Monday, May 4, 2009

Moose beginners: clear, predicate, and triggers

One of the nice things about Moose is that it adds another state for your instance variables -- whether or not the variable is actually set. With standard Perl variables you can check whether the variable is defined or undefined and true or false. In Moose the state of being undefined is different from the state of being set. In order to take advantage of this additional state you need to use the 'clearer' and 'predicate' methods for your attribute:
   has 'my_var' => ( isa => 'Str|Undef', is => 'rw', 
          clearer => 'clear_my_var',
          predicate => 'has_my_var' );
Setting 'my_var' to 'undef' is different than doing 'clear_my_var'. If you set it to undefined:
   $my_obj->my_var(undef);
then the predicate 'has_my_var' will return true. If you check for truth in the usual way:
   if( $my_obj->my_var ) { ... }
false will be returned for both the case where the attribute has been set to undefined and has been cleared. So you have to to use the predicate method:
   if( $my_obj->has_my_var ) { ... }
The predicate method will return true if 'my_var' has been set to undefined, and false if 'my_var' has been cleared.
An important piece of related behavior is that a trigger on an attribute is called when you set it, whether or not you are setting it to undefined, but the trigger is not called when you do a clear. So if you have an object in which only one of two variables should have a value, you can create triggers for both of them and use clear to un-set the other variable.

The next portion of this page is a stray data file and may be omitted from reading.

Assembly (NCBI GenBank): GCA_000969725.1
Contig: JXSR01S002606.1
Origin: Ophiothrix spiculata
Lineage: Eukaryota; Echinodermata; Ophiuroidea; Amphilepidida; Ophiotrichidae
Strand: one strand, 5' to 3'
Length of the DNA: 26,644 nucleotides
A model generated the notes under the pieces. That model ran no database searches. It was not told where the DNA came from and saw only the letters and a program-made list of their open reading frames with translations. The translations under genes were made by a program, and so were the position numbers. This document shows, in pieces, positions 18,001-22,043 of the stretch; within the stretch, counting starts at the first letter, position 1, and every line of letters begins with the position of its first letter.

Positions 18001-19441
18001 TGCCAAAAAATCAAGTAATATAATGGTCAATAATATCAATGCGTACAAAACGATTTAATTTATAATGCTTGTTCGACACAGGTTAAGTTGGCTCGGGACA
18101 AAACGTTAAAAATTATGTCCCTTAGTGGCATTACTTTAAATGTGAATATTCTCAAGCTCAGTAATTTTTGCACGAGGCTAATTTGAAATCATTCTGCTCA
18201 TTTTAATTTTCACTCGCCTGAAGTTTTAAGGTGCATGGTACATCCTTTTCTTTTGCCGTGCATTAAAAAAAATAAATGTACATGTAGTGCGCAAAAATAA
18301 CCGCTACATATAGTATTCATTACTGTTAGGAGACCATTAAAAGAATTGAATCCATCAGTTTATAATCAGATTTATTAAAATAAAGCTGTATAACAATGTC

has 'my_var' => ( isa => 'Str', is => 'rw',
           clearer => 'clear_my_var',
           predicate => 'has_my_var',
           trigger => sub { shift->clear_my_other_var }
   );
   has 'my_other_var' => ( isa => 'Str', is => 'rw',
           clearer => 'clear_my_other_var,
           predicate => 'has_my_other_var',
           trigger => sub { shift->clear_my_var }
   );
If you tried to set 'my_var' to undef in the trigger, you would end up in an infinite recursion, since each attempt to set the other variable would cause the trigger in that variable to fire. Another issue is whether or not you should allow a particular attribute to be set to undefined. Some attributes may need an explicit undefined state, in which case you must set your isa to 'Str|Undef', but if you don't actually need an undefined state then you are better off not allowing it and using a predicate, in which case you must clear the variable to un-set it since setting it to undef will fail.

2 comments:

hobbs said...
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hobbs said...

Just for the sake of completeness I'd like to point out that this is totally consistent with the rest of Perl. Variables on their own are either undefined or defined. But slots in some aggregate (an array or a hash) have three states -- they hold a variable that is defined, they hold a variable that is undefined, or they are unset (!exists). Usually we don't go to the trouble to distinguish between "defined $account{balance}" and "exists $account{balance}" but when we need to, we can. Moose extends this aggregate-like behavior to objects, with "clear" being like "delete", and predicates being like "exists".